[cnn-photo-caption image= http://i.l.cnn.net/cnn/2008/images/02/19/art.clinton0219.ap.jpg caption="Clinton tonight in Youngstown, Ohio."]
WASHINGTON (CNN) – Three times may make a trend: for the third primary/caucus night in a row, Hillary Clinton has taken the stage at a post-election rally and failed to mention her losses, or congratulate her winning opponent, Barack Obama.
She spent Tuesday night at a rally in Youngstown, Ohio, looking ahead to the primary there on March 4. She made no mention of Wisconsin.
Last Tuesday in El Paso, Texas, hours after getting swept in the Potomac primaries that night, she didn’t acknowledge her rival’s big day. The Saturday before that in Richmond, Virginia, she spoke at the state’s Jefferson-Jackson Dinner and ignored Obama’s string of four primary and caucus wins that day.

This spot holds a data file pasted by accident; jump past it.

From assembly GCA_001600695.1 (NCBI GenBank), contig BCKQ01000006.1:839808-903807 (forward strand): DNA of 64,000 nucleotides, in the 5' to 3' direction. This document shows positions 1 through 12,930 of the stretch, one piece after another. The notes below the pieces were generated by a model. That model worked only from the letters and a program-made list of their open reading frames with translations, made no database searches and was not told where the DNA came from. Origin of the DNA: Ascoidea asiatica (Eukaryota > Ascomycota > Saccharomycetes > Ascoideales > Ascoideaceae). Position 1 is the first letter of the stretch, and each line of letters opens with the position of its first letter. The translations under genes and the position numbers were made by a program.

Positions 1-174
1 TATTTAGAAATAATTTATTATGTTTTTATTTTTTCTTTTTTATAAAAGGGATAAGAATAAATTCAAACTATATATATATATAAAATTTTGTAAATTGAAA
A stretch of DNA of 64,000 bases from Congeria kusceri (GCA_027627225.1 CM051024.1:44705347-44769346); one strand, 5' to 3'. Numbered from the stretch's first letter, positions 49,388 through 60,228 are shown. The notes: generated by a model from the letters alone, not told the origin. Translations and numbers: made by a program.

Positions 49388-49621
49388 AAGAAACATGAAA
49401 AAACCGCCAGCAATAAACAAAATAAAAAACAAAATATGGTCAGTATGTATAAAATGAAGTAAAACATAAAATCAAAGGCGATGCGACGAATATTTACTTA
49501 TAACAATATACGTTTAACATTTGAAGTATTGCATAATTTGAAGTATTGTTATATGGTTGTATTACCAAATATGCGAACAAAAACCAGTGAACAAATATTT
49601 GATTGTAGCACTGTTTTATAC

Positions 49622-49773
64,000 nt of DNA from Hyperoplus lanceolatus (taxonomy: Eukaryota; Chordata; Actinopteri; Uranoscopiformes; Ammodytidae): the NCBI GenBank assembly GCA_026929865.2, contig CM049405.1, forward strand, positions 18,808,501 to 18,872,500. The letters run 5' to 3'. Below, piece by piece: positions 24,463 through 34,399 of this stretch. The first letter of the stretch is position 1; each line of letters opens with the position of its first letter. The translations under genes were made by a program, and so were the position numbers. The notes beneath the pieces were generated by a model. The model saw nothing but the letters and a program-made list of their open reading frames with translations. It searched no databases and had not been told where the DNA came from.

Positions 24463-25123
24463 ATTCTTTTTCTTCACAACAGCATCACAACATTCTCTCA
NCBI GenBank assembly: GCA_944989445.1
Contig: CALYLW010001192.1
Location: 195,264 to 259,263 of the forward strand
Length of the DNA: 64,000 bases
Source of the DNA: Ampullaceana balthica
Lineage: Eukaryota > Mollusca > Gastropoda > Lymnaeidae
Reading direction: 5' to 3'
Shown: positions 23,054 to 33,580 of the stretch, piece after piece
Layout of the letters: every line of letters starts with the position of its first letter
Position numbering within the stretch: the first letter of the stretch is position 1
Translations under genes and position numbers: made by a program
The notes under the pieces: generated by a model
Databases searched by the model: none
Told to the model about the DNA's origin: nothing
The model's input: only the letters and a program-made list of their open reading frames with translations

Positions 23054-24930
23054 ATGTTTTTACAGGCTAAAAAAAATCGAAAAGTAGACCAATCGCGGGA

After reports that focused on the second oversight, Clinton congratulated Obama at a press conference the next day.
Acknowledging your losses isn’t required in politics, though it is a courtesy that’s been practiced for decades.
Then again: it's also been traditional for candidates to delay their remarks to avoid overlapping with their opponents' speeches. Obama began his victory speech in Texas Tuesday while Hillary Clinton was still addressing the crowd in Ohio - and most of the networks cut away from her event mid-speech. (Granted, she had begun speaking after the expected start time.)
UPDATE: CNN's Mike Roselli reports that after their speeches ended, Clinton called Obama to offer private congratulations before she headed back to New York.
- CNN Political Producer Peter Hamby